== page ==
After a difficult Thursday in the CBA negotiation game, here's where it looks like things stand:
You've heard that both sides disagree on the cap for the 2013-14 season. The NHL wants $60 million US, the players $65 million. They disagree on contract length, with the NHL at six years for someone else's free agent, seven years for your own. The NHLPA wants eight years overall.
The players are determined to get their pensions as previously agreed to. The league unveiled some new concerns this week, involving shortfall responsibilities and what happens after the next CBA is completed.
According to several sources, here are two other issues:
- Both sides accept a 10-year term, but the league wants the mutual out after eight seasons. The players want it to be seven. According to the NHL's proposal, anyone wanting to use the opt-out has to notify after Year 6. I didn't realize it, but the league wants the expiration date to be June 30, instead of Sept. 15 (The NHLPA would like it to stay the same). That would prevent another spending orgy right before pleading poverty.
- Variance: various reports have had it bouncing around from 10 to 20 to 25 per season. Whatever the case, one source outlined the league has proposed 30 per cent, but that no year in any multi-season contract can be lower than 60 per cent of the highest-paid year. That kills the Kovalchuk/Luongo/Weber cap-buster. I can see the benefit for both the NHL and the NHLPA, since those deals hurt escrow, but allows for flexibility in the "middle-class," which will please a lot of the membership.
As I write this at 6:20 pm (ET) Thursday, this looks like a wasted day. A lot of you have pointed out on twitter that these have been four wasted months. Touche. But this is poor form because it poisons the water so close to the end of the process.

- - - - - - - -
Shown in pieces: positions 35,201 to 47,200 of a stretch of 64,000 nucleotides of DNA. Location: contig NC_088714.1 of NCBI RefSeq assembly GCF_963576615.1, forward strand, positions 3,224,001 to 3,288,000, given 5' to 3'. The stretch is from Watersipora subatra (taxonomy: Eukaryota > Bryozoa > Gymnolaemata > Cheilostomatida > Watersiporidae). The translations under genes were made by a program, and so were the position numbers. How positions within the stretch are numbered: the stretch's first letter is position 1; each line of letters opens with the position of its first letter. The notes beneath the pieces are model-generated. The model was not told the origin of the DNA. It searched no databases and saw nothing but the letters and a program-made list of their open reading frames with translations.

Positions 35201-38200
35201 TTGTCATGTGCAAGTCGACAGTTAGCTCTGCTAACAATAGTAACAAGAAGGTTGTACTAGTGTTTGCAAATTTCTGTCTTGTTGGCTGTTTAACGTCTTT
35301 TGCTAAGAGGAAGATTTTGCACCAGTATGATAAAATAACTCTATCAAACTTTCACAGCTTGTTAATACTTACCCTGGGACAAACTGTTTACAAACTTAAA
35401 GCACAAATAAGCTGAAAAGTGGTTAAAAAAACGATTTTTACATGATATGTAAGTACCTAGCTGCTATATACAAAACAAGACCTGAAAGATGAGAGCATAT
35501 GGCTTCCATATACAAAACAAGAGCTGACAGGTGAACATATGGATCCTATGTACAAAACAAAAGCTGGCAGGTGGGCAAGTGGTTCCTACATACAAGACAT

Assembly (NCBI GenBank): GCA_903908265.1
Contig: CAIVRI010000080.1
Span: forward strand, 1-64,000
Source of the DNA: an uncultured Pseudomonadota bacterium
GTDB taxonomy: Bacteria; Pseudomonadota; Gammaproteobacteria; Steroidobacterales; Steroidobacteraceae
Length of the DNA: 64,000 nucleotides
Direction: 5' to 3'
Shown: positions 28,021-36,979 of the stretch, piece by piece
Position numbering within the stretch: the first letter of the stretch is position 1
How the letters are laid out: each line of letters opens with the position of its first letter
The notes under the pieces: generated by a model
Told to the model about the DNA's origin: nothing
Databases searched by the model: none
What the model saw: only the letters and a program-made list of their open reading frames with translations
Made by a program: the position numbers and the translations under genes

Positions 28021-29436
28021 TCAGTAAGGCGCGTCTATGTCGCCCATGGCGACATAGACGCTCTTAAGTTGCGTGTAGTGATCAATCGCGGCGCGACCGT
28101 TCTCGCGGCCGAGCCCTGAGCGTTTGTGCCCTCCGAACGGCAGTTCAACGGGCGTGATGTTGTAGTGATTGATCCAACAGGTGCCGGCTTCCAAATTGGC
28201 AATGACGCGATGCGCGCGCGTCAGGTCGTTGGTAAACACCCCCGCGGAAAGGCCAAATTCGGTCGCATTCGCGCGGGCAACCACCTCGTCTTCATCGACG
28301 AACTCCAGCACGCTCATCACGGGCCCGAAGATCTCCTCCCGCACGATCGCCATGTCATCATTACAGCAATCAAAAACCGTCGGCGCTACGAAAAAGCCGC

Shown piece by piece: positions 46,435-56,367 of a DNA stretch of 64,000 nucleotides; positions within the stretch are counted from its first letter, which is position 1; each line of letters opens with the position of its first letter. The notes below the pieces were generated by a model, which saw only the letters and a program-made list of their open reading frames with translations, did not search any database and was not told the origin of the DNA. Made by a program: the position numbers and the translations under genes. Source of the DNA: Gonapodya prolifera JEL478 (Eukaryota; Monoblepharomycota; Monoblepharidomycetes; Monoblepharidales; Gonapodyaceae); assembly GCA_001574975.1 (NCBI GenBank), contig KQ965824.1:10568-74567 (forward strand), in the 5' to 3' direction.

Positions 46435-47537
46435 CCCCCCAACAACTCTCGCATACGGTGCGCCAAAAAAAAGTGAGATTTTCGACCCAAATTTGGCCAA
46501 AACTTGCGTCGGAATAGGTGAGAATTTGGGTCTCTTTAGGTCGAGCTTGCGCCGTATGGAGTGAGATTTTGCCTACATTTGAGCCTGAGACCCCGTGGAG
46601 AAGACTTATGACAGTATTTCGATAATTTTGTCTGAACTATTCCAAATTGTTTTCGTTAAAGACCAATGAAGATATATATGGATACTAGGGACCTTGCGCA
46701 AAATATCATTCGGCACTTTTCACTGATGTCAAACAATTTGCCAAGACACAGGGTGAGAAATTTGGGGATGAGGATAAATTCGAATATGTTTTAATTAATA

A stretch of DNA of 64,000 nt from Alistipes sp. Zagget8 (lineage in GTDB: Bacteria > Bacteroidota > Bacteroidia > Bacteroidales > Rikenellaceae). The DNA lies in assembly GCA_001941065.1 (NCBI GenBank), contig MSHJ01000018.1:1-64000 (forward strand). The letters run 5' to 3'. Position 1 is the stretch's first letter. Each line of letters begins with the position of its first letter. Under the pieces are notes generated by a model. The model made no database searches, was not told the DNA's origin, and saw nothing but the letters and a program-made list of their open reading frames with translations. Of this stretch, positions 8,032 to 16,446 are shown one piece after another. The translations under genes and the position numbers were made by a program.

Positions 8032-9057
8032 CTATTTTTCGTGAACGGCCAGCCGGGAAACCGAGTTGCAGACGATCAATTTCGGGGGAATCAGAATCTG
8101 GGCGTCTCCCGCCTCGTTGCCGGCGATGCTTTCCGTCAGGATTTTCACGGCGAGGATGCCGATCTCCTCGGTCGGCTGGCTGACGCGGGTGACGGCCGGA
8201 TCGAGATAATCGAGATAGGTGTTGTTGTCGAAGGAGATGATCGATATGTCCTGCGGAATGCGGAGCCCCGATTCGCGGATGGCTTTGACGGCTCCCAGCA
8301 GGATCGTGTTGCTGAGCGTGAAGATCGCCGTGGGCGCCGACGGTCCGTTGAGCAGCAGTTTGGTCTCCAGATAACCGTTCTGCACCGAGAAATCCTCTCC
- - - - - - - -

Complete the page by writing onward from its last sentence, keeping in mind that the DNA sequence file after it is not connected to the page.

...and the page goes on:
The players were angered this morning because the HRR package received from the NHL was "missing" some key language. The critical part involved penalties for teams hiding HRR. In 2011, the two sides had a dispute over what was reported by Washington and Nashville, and with such erosion of trust right now, you can imagine the reaction to this.
This led to a meeting where the NHL restored the penalties. All I try to do when analyzing this process is consider how I'd feel in each sides' shoes. If I was a player, I'd be supremely annoyed. Even the moderate guys were cheesed, believing this to be proof the NHL is not serious about making a deal right now.
Ultimately, strong leadership and cooler heads will prevail, because the alternative is worse. But it adds an extra, unnecessary, layer of trouble.
'Disclaimer of Interest'
This is why the NHLPA will vote again
on the 'Disclaimer of Interest,' and the interesting thing will be what date is used as a deadline to file. Will it be Jan. 11, coinciding with what appears to be last possible day to save a season?
Whatever the case, can't imagine the players going through this process a second time and not doing it. Would make them look really weak.
Finally, Wednesday, at the NHLPA's request, the NHL agreed to a second compliance buyout for the 2013-14 season. That's two per team. (Some of you have asked if players can be bought out right away if there is hockey this month. I'm under the impression the answer is no, because the concern is those bought out would be unable to find new work so quickly).
On its face, I understand why the players would want this. The more flexibility under the cap -- and the league is pushing hard for $60 million per team next season -- the more player movement there can be. But, in order for the NHL to accept, players had to agree that, while the buyout numbers would not count against a team's cap, they would count against the players' share of HRR.
That is not good for the NHLPA, which is already worried about escrow payments.
There's no guarantee that 60 players actually will get bought out. But, buyout money plus any new contracts those players receive expands the overall escrow burden. It shows two things: how concerned the players are about freedom of movement; and that the league was not kidding about keeping players' salaries "inside the system."
This is one case where the union believed Gary Bettman was not bluffing. That's a win for him.
Over the past couple of weeks, most players named escrow as their number one concern in the new CBA. Clearly, movement is a huge issue, too.
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